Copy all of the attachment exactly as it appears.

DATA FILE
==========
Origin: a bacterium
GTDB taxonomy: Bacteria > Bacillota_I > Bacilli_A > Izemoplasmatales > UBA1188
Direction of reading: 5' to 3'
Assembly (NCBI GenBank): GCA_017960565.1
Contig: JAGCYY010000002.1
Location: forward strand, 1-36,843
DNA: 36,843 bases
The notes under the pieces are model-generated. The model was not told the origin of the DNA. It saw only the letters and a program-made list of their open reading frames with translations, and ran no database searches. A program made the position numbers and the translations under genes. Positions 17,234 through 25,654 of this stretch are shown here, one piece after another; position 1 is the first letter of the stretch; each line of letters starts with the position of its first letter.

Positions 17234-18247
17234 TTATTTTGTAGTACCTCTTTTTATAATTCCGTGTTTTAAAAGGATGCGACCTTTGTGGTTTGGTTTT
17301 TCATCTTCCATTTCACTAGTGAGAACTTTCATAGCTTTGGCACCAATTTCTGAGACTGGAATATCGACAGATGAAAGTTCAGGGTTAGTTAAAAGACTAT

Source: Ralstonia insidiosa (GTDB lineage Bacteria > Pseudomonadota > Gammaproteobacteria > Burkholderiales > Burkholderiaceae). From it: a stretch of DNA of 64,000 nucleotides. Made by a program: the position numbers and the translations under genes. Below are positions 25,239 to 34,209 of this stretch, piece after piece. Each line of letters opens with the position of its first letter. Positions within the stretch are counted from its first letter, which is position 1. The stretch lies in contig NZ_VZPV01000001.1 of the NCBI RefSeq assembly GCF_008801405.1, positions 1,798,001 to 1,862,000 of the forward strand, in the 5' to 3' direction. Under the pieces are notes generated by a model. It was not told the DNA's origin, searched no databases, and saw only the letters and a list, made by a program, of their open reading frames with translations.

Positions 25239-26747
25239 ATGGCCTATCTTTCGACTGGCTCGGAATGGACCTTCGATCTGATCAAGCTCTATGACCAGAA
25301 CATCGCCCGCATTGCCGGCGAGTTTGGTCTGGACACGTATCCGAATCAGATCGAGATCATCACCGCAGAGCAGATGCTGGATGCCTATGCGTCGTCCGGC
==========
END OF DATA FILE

Origin: a bacterium
GTDB taxonomy: Bacteria > Bacillota_I > Bacilli_A > Izemoplasmatales > UBA1188
Direction of reading: 5' to 3'
Assembly (NCBI GenBank): GCA_017960565.1
Contig: JAGCYY010000002.1
Location: forward strand, 1-36,843
DNA: 36,843 bases
The notes under the pieces are model-generated. The model was not told the origin of the DNA. It saw only the letters and a program-made list of their open reading frames with translations, and ran no database searches. A program made the position numbers and the translations under genes. Positions 17,234 through 25,654 of this stretch are shown here, one piece after another; position 1 is the first letter of the stretch; each line of letters starts with the position of its first letter.

Positions 17234-18247
17234 TTATTTTGTAGTACCTCTTTTTATAATTCCGTGTTTTAAAAGGATGCGACCTTTGTGGTTTGGTTTT
17301 TCATCTTCCATTTCACTAGTGAGAACTTTCATAGCTTTGGCACCAATTTCTGAGACTGGAATATCGACAGATGAAAGTTCAGGGTTAGTTAAAAGACTAT

Source: Ralstonia insidiosa (GTDB lineage Bacteria > Pseudomonadota > Gammaproteobacteria > Burkholderiales > Burkholderiaceae). From it: a stretch of DNA of 64,000 nucleotides. Made by a program: the position numbers and the translations under genes. Below are positions 25,239 to 34,209 of this stretch, piece after piece. Each line of letters opens with the position of its first letter. Positions within the stretch are counted from its first letter, which is position 1. The stretch lies in contig NZ_VZPV01000001.1 of the NCBI RefSeq assembly GCF_008801405.1, positions 1,798,001 to 1,862,000 of the forward strand, in the 5' to 3' direction. Under the pieces are notes generated by a model. It was not told the DNA's origin, searched no databases, and saw only the letters and a list, made by a program, of their open reading frames with translations.

Positions 25239-26747
25239 ATGGCCTATCTTTCGACTGGCTCGGAATGGACCTTCGATCTGATCAAGCTCTATGACCAGAA
25301 CATCGCCCGCATTGCCGGCGAGTTTGGTCTGGACACGTATCCGAATCAGATCGAGATCATCACCGCAGAGCAGATGCTGGATGCCTATGCGTCGTCCGGC